San Diego-based devs Juggernaut Games are going into PC early access in November, and back in February they told me that the game had been built on iPad originally, and they hoped to return it to the platform whence it came after the desktop version is done.
Besides the sci-fi theme, a major point of difference for this dungeon crawler is its reliance on procedural generation: the dungeons are different every time you play, and a “Narrative AI” creates missions for your party based on previous decisions you’ve made and which factions you’re in good with aboard the derelict colony ship Stella Marin. My favourite thing about a sci-fi dungeon crawler? No spiders. The spiders in Grimrock freak me out, man.
A gameplay video is below (dig that Mass Effect-flavoured soundtrack), and you can track Juggernaut on Twitter.
The answer is over at iOS Board Games where they’ve snagged an interview with Alex Yeager of Mayfair Games indicating that Steam is coming next spring/summer to tablets, presumably both iPad and Android.
Steam is a pick up and deliver game in which players must build networks of rails between cities and then deliver cubes from one city to another. The trick comes in supplying cities with goods that they actually want and having both a rail system and locomotives that are capable of delivering each good. Make no mistake: Steam is beefy. It will be the heaviest euro game available for digital, surpassing even the robust Agricola in terms of complexity. That said, it’s also incredibly rewarding and one of my favorite board games ever.
Check out the interview with Alex Yeager of Mayfair Games after the break.
We didn’t talk about ALFA-ARKIV when it came out a couple of weeks ago because I had seen a few screenshots and, frankly, I couldn’t quite figure out what it was supposed to. Now I’ve played it, and I still don’t quite think I know. But I am deeply intrigued by it.
I’ve sunk about 45 minutes into this thing, and I don’t want to make any judgements about its quality yet. Hell, I don’t know if it’s a game. In ALFA-ARKIV you’re a hacker who’s stumbled across the document drop of a Chilean revolutionary who’s trying to unravel a mystery about the lone survivor (and purported accomplice in) an Islamic extremist suicide bombing in a Russian puppet state. Who is she, and why did she survive?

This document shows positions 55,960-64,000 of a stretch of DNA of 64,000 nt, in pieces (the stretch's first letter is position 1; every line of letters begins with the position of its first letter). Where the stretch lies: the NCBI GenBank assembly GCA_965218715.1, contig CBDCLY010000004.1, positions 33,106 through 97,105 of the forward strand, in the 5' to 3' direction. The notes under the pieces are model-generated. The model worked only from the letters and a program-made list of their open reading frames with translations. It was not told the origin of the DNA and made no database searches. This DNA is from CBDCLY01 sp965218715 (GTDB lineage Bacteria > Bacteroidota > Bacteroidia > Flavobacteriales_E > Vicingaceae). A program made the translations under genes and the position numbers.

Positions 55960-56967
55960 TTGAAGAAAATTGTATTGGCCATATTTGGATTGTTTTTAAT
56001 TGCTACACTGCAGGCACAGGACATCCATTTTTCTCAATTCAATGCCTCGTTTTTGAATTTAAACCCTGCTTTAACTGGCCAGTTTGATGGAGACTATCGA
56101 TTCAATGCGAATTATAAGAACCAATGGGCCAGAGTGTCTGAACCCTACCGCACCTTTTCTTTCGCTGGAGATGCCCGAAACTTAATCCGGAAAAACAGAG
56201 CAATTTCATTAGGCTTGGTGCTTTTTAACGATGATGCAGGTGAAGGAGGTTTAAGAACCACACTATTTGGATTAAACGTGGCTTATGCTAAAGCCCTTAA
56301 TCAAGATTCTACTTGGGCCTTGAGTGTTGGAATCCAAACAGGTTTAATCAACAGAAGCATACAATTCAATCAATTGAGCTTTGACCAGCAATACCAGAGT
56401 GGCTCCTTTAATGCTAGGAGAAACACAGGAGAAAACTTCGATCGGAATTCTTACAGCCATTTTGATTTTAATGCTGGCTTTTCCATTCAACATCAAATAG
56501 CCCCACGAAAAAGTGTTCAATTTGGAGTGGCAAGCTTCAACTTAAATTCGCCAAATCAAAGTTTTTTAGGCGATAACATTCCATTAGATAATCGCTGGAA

The gameplay, such as it is, consists of poring over the documents in the cache, looking for clues that you can relate the AI-controlled people you meet in the in-game chat. Sometimes you’re looking at official police incident reports, sometimes hand-scawled diary entires, and occasionally videos: surveillance of suspects and propaganda reels from ISIS-like mujahideen. The production is slick and ALFA is trying hard to cast a convincing spell. The app acts like a new OS for your device, trying (like Republique did) to present you with a plausible portal to this game’s universe from your couch.
This is not a game to be played on a coffee break or while waiting for an elevator. It’s as demanding of your attention as an interactive fiction game like 80 Days. I can’t say yet how interactive it is, though — maybe there’s some puzzles waiting beyond the point where I jacked out — but I do know that ALFA-ARKIV is a absolutely unique experience. It’s not remotely afraid to tangle with touchy contemporary issues like surveillance and Islamic extremism. How insightful it is on those matters I don’t know just yet. But it’s got moxie for even attempting.
ALFA-ARKIV is iPad-only and it’s free to try; there’s an IAP to unlock the whole game after an introductory segment. Watch the trailer below.
As a teenager, I dealt with my insecurities and troubles the way most teenagers in the 80′s did, I grew a spectacular mullet. This has absolutely nothing to do with Heavy Metal Thunder, the new app from Cubus Games, even though it sounds like it should. Seriously, Heavy Metal Thunder sounds like a terrible set you’d see at the county fair, headlined by Warrant or Faster Pussycat. That said, I did have a pretty awesome mullet.
Instead of a app that lets you hire a one-armed drummer or replace your lead singer with a pale imitation who only got the job because he can’t drive 55, Heavy Metal Thunder is a sci-fi adventure that puts you in charge of repelling an incoming alien invasion. After saying it out loud, I guess the whole sci-fi thing does sound a lot better, especially since Heavy Metal Thunder is interactive fiction in the same vein as the gamebooks from Tin Man Games or inkle. Honestly, the screens and trailer for this one look a lot closer to Tin Man’s take on digital IF.
Heavy Metal Thunder releases on September 3rd, so we can probably expect it next Wednesday night. I’ll be spending the weekend playing the hell out of this one, so I should have a review ready at launch.